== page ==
Are workspaces the future of the workplace?

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This was just one of the questions addressed at last night’s BEE Midtown ‘Big Ideas Exchange’ debate, chaired by Jonathan Prynn of London Evening Standard, with a panel including Monica Parker, Founder of Hatch Analytics, Patrick Nelson, VP of Real Estate for WeWork Europe, Alex Hirst, joint-CEO of The Hoxby Collective and Emy Rumble-Mettle, Director of Talent for Group M UK.

Have Millennials come to expect that complimentary cereal, yoga sessions and Friday beers should be the office standard?

“The traditional office is dying. It’s dead, thank God – RIP,” states Monica Parker (who worked with criminals on death row before becoming a workplace behaviourist) “, But space is only a facilitator for a culture you are trying to create…” We know that this is of course true; some of the world’s most successful businesses began in basements or around kitchen tables.

Patrick Nelson adds “, a lot of office space can be a disappointing experience, but if you can create an environment with community interaction and high energy, that will result in productivity…” Indeed, WeWork’s Waterhouse Square building (where the debate was hosted) with its soaring ceilings, living walls and breakout spaces – not to mention well stocked snack stations – is a splendid example of an office that ticks all of these boxes, albeit mostly for the flexible working community.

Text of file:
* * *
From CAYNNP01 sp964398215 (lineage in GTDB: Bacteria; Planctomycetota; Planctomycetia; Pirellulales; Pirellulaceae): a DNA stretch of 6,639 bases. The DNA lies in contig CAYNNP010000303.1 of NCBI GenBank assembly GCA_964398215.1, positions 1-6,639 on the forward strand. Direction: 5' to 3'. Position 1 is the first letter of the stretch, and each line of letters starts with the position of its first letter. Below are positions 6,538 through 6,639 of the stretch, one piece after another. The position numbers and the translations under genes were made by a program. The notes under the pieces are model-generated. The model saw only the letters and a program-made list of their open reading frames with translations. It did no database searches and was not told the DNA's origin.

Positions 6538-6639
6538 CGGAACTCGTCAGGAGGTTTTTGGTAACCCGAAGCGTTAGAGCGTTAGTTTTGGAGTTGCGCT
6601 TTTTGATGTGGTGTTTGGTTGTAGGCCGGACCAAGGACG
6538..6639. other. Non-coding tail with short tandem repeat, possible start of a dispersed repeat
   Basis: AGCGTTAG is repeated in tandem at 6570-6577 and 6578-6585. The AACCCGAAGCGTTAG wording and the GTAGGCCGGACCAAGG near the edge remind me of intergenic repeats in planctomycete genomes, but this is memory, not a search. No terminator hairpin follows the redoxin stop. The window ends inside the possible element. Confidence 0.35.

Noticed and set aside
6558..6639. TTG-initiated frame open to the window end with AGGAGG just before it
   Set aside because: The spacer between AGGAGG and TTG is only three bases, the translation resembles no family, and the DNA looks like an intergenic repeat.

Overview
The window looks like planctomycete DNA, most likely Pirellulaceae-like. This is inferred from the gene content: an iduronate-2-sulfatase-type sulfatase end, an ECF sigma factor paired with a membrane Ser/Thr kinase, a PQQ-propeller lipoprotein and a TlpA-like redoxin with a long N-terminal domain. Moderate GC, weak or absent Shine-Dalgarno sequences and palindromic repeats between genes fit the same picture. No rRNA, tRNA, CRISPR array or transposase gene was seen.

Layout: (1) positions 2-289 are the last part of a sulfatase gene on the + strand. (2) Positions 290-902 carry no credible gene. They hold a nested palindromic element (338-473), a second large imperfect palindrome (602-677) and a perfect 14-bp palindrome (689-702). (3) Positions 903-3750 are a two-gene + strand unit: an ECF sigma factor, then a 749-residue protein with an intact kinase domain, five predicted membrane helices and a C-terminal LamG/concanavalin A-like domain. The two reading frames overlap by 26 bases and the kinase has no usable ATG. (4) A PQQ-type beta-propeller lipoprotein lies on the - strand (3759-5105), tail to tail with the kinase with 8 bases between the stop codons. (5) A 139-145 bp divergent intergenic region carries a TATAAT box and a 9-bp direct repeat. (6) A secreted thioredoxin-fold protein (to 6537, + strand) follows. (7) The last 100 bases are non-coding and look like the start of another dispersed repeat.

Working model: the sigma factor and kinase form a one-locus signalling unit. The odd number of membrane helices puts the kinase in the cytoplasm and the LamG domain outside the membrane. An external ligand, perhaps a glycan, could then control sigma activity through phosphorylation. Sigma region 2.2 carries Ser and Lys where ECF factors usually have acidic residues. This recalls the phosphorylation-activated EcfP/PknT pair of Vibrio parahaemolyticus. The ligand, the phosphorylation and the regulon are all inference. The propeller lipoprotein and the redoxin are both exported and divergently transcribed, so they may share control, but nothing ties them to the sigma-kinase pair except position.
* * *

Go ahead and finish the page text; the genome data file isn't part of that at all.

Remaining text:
Alex Hirst, who co-founded a full service, international media agency consisting of a remote workforce pointed out “, in a few years’ time there will be more self-employed people than those working in the public sector…” Both he and Monica are quick to point out that presenteeism (i.e. being chained to one’s desk 9 to 5) kills performance and job satisfaction.

Emy Rumble-Mettle has a tangent view “, young people want to be in an office space, they want to be with people who drive and inspire them. But they want the best coffee machines, the best sofas…”

Is a co-working space the best of both worlds in that case? Alex Hirst agrees “, organisations creating these workspaces are giving the gig economy somewhere to go and connect. Essentially as humans we are trying to improve the world we live in, and maybe by putting less pressure on urban centres this will reduce the carbon footprint overall…”

“The most sustainable building is the one that is never built,” adds Monica Parker “, we need to re-use spaces, and I like that this is what WeWork are doing…”

Audience tickets for BEE Midtown’s ‘Big Ideas Exchange’ debates are free with registration – find out more about forthcoming events at:

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